Lions of Tsavo took the stage second, and played a set that could only be described as "crushing," and "horrible for epileptics," what with Emo's new stage lights.  Boasting an interesting mix of Deathrash, doom, and Ulcerate/Neurosis-style angular dissonance, I managed to stave off seizures long enough to enjoy their set, and only swallowed my tongue once, and only partially, because I'm really bad with my esophagus after about two beers and a little dissonant skronk.  Kill the Client was up next, and though they were inexplicably given 45 minutes to play (to quote Champ Morgan: "I think they wanted us to play every song we've ever written"), they played a solid 19 song set, so after 22 minutes of raw power, they were done, Morgan having conquered the moat by simply leaping over it.  In the frantic kerfuffle that followed, somebody caught something to their face and proceeded to go get the bathroom into a state that more closely resembles an Emo's bathroom, splattering blood all over the floor and making it look like some kind of back alley abortion took place there.  Now it's starting to feel like Emo's!

As an aside, I'd like to point out how much I admire Brian Fajardo, who is not only a whirlwind on the drums, but manages to play an entire set of blistering grind without changing his facial expression, which can only be described as "what any normal person looks like when they're reading a mildly interesting instructional manual."  It's impressive.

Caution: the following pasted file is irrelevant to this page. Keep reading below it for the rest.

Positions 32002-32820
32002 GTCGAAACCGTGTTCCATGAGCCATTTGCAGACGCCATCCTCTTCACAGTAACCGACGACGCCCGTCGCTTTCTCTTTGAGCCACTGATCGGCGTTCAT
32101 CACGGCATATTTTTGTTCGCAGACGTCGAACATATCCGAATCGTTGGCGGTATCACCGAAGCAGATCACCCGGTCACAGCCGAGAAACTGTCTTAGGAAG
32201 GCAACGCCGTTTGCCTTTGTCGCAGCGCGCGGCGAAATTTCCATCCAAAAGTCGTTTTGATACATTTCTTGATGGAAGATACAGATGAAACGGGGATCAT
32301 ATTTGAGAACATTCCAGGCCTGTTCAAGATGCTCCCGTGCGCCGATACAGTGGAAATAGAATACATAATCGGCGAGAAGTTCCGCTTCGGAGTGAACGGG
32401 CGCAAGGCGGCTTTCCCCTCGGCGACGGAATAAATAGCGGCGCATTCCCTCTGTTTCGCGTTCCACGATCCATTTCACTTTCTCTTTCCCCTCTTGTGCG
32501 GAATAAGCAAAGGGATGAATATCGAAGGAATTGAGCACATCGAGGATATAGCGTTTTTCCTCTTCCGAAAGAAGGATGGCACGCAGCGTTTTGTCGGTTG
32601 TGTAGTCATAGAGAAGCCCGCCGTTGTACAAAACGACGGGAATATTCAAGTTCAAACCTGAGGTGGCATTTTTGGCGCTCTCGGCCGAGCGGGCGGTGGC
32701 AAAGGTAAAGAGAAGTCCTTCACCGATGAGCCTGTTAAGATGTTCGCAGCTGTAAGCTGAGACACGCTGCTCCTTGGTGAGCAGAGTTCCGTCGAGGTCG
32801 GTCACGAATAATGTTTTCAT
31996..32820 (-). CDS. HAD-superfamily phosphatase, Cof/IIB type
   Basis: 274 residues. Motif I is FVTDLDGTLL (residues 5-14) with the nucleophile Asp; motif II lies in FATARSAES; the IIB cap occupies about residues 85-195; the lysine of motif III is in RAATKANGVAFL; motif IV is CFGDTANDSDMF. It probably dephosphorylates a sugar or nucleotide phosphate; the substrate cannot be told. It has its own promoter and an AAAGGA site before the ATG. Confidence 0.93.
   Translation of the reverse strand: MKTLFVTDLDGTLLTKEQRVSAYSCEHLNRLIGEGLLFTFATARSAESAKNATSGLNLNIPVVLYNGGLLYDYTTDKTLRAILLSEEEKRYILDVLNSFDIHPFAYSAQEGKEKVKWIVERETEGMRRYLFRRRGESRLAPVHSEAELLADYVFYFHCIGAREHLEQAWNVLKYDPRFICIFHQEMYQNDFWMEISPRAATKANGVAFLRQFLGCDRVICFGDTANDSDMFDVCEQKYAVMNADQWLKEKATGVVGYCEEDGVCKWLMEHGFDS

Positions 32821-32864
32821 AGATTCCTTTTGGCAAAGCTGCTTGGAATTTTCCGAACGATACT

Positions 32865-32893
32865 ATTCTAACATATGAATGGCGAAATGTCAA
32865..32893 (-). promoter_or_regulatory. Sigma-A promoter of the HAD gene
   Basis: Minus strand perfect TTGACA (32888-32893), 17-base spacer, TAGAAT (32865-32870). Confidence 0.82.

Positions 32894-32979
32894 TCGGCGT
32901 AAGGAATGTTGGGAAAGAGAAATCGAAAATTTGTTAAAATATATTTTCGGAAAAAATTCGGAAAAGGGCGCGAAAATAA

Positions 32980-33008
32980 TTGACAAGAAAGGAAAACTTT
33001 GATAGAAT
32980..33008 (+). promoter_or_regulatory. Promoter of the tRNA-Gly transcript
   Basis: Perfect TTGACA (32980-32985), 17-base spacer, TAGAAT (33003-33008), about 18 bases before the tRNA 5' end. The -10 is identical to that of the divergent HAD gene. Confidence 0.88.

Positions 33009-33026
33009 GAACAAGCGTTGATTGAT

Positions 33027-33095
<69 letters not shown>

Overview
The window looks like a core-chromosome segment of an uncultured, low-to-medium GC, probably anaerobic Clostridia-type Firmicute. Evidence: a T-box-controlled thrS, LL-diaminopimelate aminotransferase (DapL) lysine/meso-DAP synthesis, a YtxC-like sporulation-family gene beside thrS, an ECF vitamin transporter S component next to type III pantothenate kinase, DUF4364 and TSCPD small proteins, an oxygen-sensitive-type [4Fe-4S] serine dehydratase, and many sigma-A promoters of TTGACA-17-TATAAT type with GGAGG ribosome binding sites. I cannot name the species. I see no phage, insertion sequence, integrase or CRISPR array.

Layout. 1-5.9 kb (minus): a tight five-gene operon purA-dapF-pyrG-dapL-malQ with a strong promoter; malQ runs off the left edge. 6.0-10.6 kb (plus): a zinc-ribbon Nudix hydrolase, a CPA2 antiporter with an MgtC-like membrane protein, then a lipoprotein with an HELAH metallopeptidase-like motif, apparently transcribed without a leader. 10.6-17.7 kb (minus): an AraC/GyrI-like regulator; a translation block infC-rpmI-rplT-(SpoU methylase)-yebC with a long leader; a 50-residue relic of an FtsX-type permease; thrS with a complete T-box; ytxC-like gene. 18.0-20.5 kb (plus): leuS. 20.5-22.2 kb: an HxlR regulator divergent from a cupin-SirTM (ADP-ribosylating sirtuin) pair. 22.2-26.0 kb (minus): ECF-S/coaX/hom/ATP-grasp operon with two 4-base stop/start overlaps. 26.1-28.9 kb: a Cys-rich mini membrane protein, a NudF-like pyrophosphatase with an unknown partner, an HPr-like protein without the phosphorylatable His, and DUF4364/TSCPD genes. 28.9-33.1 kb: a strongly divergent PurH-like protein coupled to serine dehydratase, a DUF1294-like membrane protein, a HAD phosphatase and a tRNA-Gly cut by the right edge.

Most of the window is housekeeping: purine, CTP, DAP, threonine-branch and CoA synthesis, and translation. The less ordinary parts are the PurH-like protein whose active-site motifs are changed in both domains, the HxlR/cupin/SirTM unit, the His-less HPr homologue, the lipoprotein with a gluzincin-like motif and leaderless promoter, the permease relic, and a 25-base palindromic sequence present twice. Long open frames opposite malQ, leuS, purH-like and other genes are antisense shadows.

Finally Dillinger took the stage, and their performance simultaneously reminded me why I love them and why I hate their other fans.  It was hipster city in Emo's after Kill the Client finished up, and the band looked like the kings of the hipsters.  The crowd was dancing to the beat, even though the beat is usually not a dancing beat, and when I say "dancing," I mean Dancing with the Stars dancing.  The mosh pit was a flurry of elbows and surprisingly well-choreographed tango routines shared between men with deep V-neck shirts and boat shoes.  Greg Puciato put on an amazing performance, full of acrobatics, crowd surfing, and cursing the Emo's moat, all of which he did while dressed like a stereotypical gay man.  Guitars were flailing and flying, swinging to and fro and proving that Dillinger is one of the most entertaining live bands there is, and their reputation for being a group of whirling dervishes is quite well-deserved.  They played my favorite songs ("43% Burnt" and "Milk Lizard") as well as some other stuff that I am pretty partial to, all things considered.  As I skulked out of the venue and warned my buddy that I wasn't going to bail him out of jail for taking a piss on the wall of a carniceria, I was glad that I got to make it out, and though my disorientation with such a new and slick venue was unsettling, I felt a little better after some guy got blood everywhere and my friend pissed just outside as the show's crowd milled around Dillinger's tour bus.

1 comment:

  1. love Dillinger. Sucks I missed them on their last LA stop. Mastodon has been pissing me off lately and I wasn't down to pay a shit ton of cash to watch Dillinger open for them =/